An installation view of the exhibition titled Al Taylor, A / LOW / HA: The Hawaiian Works, at David Zwirner, New York, in 2020.

Al Taylor

A / LOW / HA: The Hawaiian Works

David Zwirner is pleased to present an exhibition of sculptures, drawings, and prints by the American artist Al Taylor (1948–1999) at the gallery’s 537 West 20th Street location in New York. Spanning the last decade of the artist’s career, the works on view focus on Taylor’s fascination with Hawaii—its scenic beauty, history, oceanic culture, and the daily lifestyle of the Hawaiian people. Taylor first traveled to Hawaii in 1987, working as an art handler for a hotel developer on Maui and then again on Kauai in 1988. These initial visits sparked the artist’s curiosity and became an important source of study and inspiration in his work over the ensuing years. Using his characteristic humor and deft draftsmanship, these works playfully examine ordinary objects such as plastic leis, broomsticks, and foam fishing net floats, and explore a range of the natural phenomena that he observed, including reflected sunlight and the flow patterns of ocean waves.

 

To celebrate his fiftieth birthday in 1998, Taylor visited Kauai and the big island of Hawaii. Upon his return—and inspired by his Hawaiian experience—the artist created an explosion of new drawings and sculptures, which, following his untimely death in 1999, would turn out to be his last works.

The exhibition at David Zwirner will coincide with The Drawings of Al Taylor, curated by Isabelle Dervaux at The Morgan Library & Museum, New York, on view from February 21 through September 13, 2020.


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Image: Installation view, Al Taylor, A / LOW / HA: The Hawaiian Works, David Zwirner, New York, 2020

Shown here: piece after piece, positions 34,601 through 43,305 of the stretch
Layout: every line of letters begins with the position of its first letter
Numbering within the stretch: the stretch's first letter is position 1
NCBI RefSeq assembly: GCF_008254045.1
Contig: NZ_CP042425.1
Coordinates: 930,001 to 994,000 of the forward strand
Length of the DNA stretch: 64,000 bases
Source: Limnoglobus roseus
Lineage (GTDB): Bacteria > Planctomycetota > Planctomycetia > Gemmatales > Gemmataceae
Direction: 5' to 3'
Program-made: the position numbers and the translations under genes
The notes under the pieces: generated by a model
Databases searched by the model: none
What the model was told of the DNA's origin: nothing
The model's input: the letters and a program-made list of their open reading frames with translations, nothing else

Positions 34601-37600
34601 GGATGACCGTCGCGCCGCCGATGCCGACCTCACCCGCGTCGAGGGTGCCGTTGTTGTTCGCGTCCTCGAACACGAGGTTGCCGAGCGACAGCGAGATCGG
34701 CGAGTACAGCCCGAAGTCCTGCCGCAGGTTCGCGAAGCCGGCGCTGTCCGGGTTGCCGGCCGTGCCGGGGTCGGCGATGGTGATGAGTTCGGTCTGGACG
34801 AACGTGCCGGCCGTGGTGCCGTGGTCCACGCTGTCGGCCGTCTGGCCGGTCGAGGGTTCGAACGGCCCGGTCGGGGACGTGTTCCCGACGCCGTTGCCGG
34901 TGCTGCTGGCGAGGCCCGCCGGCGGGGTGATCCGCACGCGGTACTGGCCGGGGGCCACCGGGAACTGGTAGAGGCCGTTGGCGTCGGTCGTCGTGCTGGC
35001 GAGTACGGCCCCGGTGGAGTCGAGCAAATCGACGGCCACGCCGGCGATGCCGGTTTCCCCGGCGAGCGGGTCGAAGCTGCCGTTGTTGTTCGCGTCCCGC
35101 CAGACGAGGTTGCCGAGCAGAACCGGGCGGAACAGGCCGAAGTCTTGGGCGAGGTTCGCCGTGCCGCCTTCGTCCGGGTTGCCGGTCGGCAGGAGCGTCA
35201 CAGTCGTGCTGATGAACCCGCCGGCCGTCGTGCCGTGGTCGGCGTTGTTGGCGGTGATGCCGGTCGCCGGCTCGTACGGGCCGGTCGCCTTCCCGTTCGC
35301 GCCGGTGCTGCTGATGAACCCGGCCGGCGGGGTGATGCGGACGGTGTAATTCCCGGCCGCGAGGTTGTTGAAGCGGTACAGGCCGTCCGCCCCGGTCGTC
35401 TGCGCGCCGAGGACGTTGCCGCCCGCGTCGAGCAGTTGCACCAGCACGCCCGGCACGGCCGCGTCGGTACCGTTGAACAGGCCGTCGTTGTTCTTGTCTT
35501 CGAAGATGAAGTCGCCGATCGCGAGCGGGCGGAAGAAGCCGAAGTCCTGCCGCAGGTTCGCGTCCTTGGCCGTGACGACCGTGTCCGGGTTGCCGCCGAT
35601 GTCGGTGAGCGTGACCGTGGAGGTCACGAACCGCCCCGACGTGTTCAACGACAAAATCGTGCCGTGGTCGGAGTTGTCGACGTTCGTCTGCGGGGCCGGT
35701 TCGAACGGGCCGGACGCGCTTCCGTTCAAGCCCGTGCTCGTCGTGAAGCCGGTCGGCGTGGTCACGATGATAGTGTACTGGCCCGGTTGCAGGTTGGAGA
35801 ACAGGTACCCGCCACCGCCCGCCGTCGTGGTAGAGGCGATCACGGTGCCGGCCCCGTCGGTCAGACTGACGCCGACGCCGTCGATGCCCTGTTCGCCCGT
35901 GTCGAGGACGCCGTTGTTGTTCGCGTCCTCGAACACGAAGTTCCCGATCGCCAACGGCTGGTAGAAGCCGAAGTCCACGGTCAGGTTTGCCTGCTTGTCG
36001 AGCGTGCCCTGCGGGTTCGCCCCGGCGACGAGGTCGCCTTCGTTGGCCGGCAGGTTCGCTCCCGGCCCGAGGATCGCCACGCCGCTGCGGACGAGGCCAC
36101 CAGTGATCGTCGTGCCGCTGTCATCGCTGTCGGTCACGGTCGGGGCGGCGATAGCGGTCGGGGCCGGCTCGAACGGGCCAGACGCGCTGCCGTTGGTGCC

Dates
March 5July 31, 2020
Opening Reception
Thursday, March 5, 6–8 PM
Artist

“When travelling Taylor absorbed his environment, soaking up sound, color, patterns, and textures and chose elements 
for his work that marked the place in some way.” 
—Mimi Thompson, “First you turn on the power, then you can change the channel,” 
in Al Taylor: Lures & Cures (exhibition catalogue), Kunstmuseum Luzern, 1999

A photo of Taylor in front of a lava dome at Kilauea Volcano, Hawaii, in March 1998.

Taylor in front of a lava dome at Kilauea Volcano, Hawaii, March 1998. Estate of Al Taylor archives

Taylor in front of a lava dome at Kilauea Volcano, Hawaii, March 1998. Estate of Al Taylor archives

A photo of two sculptures by Al Taylor, one titled Bondage Duck #1, dated 1998, another titled Bondage Duck #2, dated 1998.

Left: Al Taylor, Bondage Duck #1, 1998. Right, Al Taylor, Bondage Duck #2, 1998

Left: Al Taylor, Bondage Duck #1, 1998. Right, Al Taylor, Bondage Duck #2, 1998

From August to October 1987, Taylor made his first trip to Maui; he also visited the island of Kauai, where he would return a year later. These visits mark the beginning of his fascination with the history, culture, and landscape of Hawaii.

“He and I were part of a crew of about fifty artists from all over the states who had been hired to install a lot of really bad art in some newly constructed Japanese-owned hotels on Maui,” Taylor’s friend Charles Yoder recalls. “I was sharing a two bedroom, seventh floor apartment with Al. It had a nice sized balcony looking northwest over the water towards Molokai and Lanai.